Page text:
Equality should mean so much more than words, as Vera Pauw is never slow to remind the powerbrokers.
Looming on October 11 is the biggest game in the history of Ireland women’s football, arguably even in female sport.
Pauw’s side are 90 minutes away from next year’s World Cup, a playoff platform to crack their major tournament hoodoo with gusto.
Only that shootout and the other two deciders are competing for profile in Europe against the clashing Champions League schedule.
Should Scotland beat Austria in the semi-final, they will welcome Ireland to Hampden Park on the same October 11 night as Celtic host RB Leipzig at Parkhead three miles away.
Glasgow will be abuzz that midweek, for Rangers also meet Liverpool 24 hours later.
Disposable income and time pressures are sure to hamper Scotland’s initiative to pack Hampden for the Celtic derby.
“Of course, it would be better if that wasn’t the case,” Dutchwoman Pauw confessed about the battle for prominence within the footballing sphere. “What do I say about that? We know where we stand and that’s the reality.”
Then there’s the warped timetable of the final day, risking a throwback to the bygone era when some teams knew, cricket-style, what they were chasing.
Differing kick-off times could matter when it comes to Fifa’s convoluted intercontinental playoff concept.
That is because not only two of the three victors from the October 11 playoffs qualify directly for the World Cup.
In a departure that only blazers could concoct, the winner with the inferior record over the campaign must enter another playoff contest in the host country of New Zealand next February.
Criteria for separating two teams from the other will include the result of the playoff, factoring in goal difference and goals scored if level.
Pauw hasn’t been shy about calling out football authorities for culling international windows in the calendar and is equally vociferous about what she considers a distorted system.
Kick-off times have yet to be confirmed but will be dictated by television demand, rather than a Uefa edict, and Ireland’s showdown in Glasgow or St Polten could be earlier than others.
“This is very unfair,” she blasted. “Every last series of competition is played at the same time except here. I have asked Uefa why this is the case but they haven’t given me an answer.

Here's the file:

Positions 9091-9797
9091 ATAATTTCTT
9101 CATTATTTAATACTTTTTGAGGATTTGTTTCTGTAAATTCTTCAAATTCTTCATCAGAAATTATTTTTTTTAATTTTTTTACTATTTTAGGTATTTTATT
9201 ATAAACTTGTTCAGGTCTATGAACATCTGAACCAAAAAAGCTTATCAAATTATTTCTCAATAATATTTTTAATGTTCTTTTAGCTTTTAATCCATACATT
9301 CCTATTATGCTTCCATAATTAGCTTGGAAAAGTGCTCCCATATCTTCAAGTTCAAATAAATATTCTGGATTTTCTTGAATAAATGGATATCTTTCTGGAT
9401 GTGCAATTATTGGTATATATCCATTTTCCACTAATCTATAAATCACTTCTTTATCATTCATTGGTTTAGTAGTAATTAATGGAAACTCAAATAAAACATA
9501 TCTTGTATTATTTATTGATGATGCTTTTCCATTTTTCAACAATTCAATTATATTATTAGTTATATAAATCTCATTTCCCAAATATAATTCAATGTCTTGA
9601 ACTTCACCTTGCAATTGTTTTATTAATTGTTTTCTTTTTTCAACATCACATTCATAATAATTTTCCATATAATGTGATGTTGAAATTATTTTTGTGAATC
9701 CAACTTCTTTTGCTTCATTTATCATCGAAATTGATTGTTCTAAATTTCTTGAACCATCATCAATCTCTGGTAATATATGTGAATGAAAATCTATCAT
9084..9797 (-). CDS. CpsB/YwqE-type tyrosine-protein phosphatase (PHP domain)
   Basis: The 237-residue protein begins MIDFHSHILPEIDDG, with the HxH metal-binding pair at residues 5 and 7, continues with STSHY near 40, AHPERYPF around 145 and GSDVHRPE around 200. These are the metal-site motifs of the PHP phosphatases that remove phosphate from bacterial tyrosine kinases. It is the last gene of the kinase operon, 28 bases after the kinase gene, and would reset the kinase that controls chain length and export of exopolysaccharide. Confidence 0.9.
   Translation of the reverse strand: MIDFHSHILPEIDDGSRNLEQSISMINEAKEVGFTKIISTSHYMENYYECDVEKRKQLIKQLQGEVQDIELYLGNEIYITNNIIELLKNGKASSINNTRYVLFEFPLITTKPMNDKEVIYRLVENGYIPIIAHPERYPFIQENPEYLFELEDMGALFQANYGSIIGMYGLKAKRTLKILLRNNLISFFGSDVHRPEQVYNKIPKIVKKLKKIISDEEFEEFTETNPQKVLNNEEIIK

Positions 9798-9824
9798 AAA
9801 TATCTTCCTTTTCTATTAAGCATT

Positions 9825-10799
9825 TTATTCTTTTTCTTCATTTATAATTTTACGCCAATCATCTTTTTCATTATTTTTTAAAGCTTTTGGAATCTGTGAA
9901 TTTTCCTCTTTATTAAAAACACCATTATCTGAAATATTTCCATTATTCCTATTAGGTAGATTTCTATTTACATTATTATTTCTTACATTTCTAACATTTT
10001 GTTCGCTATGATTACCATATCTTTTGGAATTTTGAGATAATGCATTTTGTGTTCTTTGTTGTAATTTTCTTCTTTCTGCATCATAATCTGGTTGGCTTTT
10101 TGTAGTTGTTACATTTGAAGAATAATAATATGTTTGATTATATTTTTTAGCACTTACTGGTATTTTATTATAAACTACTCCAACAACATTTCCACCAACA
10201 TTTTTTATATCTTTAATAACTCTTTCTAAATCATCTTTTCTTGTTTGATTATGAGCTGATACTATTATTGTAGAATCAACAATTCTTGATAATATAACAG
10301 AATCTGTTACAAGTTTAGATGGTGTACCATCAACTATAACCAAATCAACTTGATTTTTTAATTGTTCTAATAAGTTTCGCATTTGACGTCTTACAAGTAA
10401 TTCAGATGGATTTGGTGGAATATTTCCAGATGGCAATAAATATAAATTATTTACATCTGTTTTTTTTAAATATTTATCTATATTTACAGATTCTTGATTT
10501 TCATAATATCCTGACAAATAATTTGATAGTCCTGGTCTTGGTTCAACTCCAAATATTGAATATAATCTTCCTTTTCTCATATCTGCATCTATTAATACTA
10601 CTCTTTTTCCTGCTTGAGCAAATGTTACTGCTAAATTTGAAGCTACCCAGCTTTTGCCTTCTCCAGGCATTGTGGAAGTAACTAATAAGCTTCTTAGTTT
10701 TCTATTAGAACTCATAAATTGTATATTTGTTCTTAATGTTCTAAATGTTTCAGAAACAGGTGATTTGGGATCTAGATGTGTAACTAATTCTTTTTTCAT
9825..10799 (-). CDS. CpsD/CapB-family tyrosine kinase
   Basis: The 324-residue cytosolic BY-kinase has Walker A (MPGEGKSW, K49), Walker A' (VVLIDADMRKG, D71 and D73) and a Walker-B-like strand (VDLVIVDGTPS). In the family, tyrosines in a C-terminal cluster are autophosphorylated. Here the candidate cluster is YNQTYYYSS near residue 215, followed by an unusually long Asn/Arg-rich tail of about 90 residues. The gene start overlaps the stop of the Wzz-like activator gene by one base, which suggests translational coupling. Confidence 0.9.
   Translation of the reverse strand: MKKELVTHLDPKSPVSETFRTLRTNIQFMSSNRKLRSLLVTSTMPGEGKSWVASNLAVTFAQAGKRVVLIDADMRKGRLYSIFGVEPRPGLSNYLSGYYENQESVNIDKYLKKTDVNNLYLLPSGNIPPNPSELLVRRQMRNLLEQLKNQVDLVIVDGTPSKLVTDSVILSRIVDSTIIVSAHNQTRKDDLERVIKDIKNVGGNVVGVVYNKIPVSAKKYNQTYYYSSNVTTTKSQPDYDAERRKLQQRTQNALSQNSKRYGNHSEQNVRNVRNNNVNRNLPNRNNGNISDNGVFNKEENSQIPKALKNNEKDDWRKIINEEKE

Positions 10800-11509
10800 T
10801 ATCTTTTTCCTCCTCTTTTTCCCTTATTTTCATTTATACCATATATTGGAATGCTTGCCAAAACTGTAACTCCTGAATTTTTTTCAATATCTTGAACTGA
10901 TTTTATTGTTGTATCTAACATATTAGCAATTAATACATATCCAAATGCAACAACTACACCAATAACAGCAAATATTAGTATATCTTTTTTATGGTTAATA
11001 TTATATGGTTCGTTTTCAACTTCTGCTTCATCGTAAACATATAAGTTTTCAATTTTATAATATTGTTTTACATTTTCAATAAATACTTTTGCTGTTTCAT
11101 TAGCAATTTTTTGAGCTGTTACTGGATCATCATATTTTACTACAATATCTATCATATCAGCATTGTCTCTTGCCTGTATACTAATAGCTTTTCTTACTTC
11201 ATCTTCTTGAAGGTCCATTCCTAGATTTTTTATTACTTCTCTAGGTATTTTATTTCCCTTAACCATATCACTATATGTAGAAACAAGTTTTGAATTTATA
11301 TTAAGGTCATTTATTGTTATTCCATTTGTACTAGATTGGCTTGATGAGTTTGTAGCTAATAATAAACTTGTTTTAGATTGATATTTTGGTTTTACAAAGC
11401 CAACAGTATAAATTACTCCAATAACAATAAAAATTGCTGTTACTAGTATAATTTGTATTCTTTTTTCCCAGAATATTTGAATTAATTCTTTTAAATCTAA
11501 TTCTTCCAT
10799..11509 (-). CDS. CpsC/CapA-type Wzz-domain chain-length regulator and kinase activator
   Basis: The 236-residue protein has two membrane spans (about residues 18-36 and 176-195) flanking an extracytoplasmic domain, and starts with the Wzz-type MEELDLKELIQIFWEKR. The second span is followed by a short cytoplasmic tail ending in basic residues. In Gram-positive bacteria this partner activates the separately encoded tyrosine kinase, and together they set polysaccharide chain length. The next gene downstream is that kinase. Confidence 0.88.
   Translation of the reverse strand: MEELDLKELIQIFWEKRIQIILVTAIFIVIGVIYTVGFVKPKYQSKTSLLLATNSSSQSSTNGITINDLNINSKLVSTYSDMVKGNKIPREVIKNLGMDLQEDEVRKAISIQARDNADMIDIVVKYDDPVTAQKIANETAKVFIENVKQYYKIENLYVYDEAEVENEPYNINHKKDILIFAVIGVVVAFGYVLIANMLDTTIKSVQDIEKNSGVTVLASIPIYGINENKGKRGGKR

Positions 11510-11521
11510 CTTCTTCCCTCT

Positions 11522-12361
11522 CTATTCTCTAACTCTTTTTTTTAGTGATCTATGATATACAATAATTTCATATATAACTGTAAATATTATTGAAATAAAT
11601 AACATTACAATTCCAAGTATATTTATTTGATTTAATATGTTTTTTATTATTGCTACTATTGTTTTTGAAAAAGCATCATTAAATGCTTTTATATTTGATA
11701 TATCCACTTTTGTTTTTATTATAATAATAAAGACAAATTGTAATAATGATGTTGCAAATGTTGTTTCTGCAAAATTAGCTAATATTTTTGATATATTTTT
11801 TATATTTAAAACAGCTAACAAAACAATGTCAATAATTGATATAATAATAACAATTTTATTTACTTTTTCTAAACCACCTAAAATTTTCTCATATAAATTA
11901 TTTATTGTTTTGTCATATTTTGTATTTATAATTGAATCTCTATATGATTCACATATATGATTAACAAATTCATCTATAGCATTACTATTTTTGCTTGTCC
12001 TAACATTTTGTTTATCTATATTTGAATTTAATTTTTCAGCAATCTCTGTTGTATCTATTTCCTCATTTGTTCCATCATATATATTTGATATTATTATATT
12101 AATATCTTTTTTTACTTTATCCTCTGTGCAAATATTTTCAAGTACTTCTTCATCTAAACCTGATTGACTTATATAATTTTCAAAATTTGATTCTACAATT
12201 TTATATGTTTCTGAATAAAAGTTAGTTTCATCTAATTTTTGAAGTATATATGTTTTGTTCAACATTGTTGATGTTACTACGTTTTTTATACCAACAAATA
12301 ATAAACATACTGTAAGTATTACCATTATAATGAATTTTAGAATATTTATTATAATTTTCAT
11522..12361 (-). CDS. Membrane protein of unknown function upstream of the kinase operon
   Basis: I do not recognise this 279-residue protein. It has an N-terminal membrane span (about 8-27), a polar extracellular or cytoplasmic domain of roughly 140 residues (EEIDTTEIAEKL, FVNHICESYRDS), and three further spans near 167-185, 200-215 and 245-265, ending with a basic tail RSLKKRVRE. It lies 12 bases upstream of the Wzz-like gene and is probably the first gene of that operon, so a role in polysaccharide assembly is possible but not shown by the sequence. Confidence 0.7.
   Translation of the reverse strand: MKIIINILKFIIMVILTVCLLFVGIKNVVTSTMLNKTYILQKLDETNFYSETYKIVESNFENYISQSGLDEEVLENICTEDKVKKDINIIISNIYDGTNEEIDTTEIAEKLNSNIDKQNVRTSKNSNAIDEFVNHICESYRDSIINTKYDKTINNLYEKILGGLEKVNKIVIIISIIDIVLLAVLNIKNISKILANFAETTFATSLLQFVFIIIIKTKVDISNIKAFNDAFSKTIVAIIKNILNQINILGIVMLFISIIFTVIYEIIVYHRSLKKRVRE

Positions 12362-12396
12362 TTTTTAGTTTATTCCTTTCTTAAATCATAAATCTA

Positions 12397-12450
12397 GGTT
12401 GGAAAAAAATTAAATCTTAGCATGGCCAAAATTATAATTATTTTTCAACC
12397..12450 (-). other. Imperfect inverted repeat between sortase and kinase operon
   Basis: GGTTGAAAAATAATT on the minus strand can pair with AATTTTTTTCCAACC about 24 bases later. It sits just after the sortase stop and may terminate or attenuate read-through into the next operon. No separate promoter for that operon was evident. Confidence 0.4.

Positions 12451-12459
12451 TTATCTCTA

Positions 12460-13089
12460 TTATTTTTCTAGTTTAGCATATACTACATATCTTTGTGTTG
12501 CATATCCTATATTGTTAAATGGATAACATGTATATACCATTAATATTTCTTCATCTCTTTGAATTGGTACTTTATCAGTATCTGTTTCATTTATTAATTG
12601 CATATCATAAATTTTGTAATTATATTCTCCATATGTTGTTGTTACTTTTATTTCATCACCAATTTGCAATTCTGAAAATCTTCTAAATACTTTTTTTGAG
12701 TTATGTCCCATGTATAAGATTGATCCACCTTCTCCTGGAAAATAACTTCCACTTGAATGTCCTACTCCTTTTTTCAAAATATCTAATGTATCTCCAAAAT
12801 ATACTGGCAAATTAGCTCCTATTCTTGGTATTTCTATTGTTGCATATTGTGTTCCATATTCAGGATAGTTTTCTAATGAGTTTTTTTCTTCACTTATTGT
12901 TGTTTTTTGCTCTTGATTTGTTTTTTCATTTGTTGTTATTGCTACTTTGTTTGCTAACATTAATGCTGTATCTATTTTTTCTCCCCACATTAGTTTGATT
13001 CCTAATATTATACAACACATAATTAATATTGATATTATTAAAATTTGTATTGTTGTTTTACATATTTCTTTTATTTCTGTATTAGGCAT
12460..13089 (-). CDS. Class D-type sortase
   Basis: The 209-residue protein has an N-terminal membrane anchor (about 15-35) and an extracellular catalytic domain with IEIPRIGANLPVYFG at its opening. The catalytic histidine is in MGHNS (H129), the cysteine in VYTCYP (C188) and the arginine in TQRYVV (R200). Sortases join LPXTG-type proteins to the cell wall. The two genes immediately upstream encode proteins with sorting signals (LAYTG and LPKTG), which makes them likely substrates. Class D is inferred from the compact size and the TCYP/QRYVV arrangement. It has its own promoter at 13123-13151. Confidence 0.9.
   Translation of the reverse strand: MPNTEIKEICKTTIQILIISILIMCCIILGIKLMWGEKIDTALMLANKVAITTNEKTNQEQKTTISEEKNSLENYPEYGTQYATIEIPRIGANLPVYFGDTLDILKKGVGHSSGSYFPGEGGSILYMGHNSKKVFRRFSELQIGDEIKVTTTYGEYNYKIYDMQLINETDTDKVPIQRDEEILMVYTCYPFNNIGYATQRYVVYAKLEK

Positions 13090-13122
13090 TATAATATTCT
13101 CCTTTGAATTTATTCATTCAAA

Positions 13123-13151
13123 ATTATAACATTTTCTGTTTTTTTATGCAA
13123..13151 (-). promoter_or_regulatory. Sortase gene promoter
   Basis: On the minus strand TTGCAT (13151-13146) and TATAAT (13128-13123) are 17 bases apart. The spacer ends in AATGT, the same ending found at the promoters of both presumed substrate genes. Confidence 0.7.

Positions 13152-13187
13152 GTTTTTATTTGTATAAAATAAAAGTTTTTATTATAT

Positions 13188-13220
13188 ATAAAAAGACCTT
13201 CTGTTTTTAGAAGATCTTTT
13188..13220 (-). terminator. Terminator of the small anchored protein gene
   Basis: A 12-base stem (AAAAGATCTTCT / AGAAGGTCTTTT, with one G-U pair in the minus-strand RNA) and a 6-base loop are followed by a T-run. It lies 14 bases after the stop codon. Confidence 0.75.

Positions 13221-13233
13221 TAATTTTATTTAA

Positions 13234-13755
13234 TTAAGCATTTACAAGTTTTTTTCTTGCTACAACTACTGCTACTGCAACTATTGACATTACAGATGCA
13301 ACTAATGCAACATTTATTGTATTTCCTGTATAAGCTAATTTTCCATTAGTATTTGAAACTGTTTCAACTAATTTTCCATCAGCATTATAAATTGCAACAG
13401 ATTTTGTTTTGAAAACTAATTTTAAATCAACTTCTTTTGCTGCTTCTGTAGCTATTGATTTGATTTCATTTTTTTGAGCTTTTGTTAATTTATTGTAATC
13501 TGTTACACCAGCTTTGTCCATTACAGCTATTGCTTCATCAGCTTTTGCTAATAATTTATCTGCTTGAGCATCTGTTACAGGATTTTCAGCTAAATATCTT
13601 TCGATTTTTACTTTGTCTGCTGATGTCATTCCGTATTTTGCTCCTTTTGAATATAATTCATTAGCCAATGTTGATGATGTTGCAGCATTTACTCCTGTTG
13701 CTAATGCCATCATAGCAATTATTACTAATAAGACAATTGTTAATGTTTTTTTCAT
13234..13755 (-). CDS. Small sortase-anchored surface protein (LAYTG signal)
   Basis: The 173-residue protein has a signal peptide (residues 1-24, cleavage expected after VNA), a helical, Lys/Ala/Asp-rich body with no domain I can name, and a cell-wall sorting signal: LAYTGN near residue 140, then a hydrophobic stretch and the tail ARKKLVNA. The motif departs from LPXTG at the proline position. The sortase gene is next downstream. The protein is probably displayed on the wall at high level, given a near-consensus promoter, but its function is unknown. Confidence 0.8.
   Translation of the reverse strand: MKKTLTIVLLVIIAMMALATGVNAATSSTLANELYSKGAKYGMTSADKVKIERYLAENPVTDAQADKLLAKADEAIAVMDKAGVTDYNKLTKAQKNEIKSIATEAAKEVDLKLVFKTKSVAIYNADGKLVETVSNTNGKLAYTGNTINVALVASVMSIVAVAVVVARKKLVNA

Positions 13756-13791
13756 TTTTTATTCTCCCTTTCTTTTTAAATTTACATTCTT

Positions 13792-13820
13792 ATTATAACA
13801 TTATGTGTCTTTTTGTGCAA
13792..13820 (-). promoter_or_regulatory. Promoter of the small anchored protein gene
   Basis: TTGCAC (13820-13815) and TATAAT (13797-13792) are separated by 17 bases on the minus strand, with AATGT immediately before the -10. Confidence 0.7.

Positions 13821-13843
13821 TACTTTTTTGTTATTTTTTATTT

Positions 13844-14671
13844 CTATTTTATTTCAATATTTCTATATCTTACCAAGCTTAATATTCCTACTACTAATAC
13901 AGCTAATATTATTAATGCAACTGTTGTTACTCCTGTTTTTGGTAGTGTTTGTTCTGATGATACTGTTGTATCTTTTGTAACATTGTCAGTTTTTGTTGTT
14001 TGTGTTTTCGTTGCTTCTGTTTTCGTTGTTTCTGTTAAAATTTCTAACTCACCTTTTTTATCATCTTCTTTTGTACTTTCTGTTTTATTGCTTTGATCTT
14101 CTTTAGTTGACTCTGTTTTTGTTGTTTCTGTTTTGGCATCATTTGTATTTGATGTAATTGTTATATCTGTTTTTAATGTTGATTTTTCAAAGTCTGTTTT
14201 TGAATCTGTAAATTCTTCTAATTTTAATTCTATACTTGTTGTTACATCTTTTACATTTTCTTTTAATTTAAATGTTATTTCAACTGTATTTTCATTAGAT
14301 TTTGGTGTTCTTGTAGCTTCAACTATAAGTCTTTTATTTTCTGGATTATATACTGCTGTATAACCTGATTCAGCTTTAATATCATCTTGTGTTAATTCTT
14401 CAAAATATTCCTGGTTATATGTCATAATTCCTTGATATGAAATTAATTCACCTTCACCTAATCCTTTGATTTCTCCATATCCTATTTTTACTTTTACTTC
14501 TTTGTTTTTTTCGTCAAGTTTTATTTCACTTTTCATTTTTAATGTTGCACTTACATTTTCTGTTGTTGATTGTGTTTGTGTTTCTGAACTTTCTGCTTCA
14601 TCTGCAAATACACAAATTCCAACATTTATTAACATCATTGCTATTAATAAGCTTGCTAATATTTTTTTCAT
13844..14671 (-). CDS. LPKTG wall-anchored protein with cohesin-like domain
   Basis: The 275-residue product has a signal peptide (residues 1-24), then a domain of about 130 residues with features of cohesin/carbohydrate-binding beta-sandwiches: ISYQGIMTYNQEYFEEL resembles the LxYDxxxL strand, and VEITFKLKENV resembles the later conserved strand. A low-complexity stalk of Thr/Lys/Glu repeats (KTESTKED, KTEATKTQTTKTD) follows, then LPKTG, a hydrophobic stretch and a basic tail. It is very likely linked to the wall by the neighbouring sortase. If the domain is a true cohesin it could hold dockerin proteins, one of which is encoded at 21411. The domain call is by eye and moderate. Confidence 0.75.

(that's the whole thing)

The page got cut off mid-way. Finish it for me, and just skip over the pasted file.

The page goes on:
“The ranking could come down to goal difference and we may be playing one hour earlier than the others. So, one team might know they need an extra goal and they can gamble.
“Uefa have not amended this which is very strange but, to be honest, the whole set-up has not been the best.”
Ireland have overcome obstacles, specially toppling second seeds Finland twice and drawing with group winners Sweden, to get this far and won’t allow external matters obscure their path to immortality.
They’ll be taking this final leap without injured quartet Ruesha Littlejohn, Leanne Kieran, Ellen Molloy and Megan Connolly – “the stable factor of our defensive team organisation”, according to Pauw – but the cast supporting lynchpins Katie McCabe and Denise O’Sullivan are capable of finishing the job.
Ireland coming up short at this stage, after multiple false dawns, would rankle with Pauw.
"If you don't win, you don't have anything,” she asserted in brutal terms.
“Growing to a certain level is very rewarding for everybody involved; players feel they dominate better in situations, and staff see what all the work brings into the team.
“That is elite sport. It is a very double feeling. While I am proud of where we are, I am very conscious of the fact that we do not have anything yet.” Pauw is reluctant to declare a preference of finalist, highlighting their strengths in different departments. Austria reaching the semis and quarters in successive Euros, most recently in July, reinforces their penchant for tournaments but Scotland have two world-class midfielders in Caroline Weir and Erin Cuthbert.
“Austria don’t rely on those types of players but Scotland do,” she summarised.